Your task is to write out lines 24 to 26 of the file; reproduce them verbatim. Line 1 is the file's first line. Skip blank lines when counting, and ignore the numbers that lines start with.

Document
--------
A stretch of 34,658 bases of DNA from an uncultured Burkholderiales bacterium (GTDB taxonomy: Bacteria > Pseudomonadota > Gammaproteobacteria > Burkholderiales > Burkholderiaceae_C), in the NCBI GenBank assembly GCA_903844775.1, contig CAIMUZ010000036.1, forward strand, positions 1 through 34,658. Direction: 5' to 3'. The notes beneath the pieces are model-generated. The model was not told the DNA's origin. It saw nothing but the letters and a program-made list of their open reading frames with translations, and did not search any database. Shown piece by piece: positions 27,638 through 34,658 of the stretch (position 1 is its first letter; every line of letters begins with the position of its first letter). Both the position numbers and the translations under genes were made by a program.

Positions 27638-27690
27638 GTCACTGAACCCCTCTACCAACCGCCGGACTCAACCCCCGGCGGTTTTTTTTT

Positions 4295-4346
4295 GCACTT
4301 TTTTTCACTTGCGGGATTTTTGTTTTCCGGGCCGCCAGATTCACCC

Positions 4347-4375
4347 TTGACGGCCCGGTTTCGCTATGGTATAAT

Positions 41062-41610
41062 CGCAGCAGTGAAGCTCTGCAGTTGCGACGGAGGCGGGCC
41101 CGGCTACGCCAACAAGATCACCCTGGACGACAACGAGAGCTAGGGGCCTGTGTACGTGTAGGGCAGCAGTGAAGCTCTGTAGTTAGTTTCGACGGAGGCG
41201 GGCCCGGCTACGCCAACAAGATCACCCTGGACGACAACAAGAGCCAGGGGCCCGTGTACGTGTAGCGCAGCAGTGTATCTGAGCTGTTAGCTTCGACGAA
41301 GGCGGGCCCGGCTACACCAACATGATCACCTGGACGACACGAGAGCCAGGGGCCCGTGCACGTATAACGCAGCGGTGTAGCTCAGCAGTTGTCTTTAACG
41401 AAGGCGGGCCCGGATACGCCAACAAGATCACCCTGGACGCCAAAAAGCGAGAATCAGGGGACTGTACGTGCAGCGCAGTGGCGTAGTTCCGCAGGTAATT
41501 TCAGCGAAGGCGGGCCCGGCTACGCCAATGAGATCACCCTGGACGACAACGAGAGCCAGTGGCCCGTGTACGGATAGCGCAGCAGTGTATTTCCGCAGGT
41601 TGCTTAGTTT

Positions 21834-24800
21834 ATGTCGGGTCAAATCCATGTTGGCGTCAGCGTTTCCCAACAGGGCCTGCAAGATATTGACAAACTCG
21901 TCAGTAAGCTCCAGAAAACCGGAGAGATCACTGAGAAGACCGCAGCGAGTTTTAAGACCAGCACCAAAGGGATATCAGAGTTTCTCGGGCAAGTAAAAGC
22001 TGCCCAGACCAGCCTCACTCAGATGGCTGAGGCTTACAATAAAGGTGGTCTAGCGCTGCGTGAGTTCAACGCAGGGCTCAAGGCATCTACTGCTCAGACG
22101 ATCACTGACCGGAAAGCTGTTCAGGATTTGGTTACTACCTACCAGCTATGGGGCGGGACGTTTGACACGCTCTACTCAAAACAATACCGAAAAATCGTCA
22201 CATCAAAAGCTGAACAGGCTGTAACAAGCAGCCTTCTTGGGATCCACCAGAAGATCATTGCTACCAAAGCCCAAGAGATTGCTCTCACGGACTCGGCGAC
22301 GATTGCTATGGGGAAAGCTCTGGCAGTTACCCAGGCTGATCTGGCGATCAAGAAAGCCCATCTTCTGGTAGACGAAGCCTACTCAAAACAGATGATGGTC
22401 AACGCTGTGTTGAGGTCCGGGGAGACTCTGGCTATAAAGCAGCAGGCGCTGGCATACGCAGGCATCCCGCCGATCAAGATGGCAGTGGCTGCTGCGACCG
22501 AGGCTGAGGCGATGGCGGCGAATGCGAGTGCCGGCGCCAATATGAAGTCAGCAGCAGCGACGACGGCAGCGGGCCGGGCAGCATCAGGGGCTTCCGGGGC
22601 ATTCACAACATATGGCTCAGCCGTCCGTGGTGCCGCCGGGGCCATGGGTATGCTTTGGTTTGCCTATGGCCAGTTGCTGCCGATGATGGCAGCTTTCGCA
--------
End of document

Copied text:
22401 AACGCTGTGTTGAGGTCCGGGGAGACTCTGGCTATAAAGCAGCAGGCGCTGGCATACGCAGGCATCCCGCCGATCAAGATGGCAGTGGCTGCTGCGACCG
22501 AGGCTGAGGCGATGGCGGCGAATGCGAGTGCCGGCGCCAATATGAAGTCAGCAGCAGCGACGACGGCAGCGGGCCGGGCAGCATCAGGGGCTTCCGGGGC
22601 ATTCACAACATATGGCTCAGCCGTCCGTGGTGCCGCCGGGGCCATGGGTATGCTTTGGTTTGCCTATGGCCAGTTGCTGCCGATGATGGCAGCTTTCGCA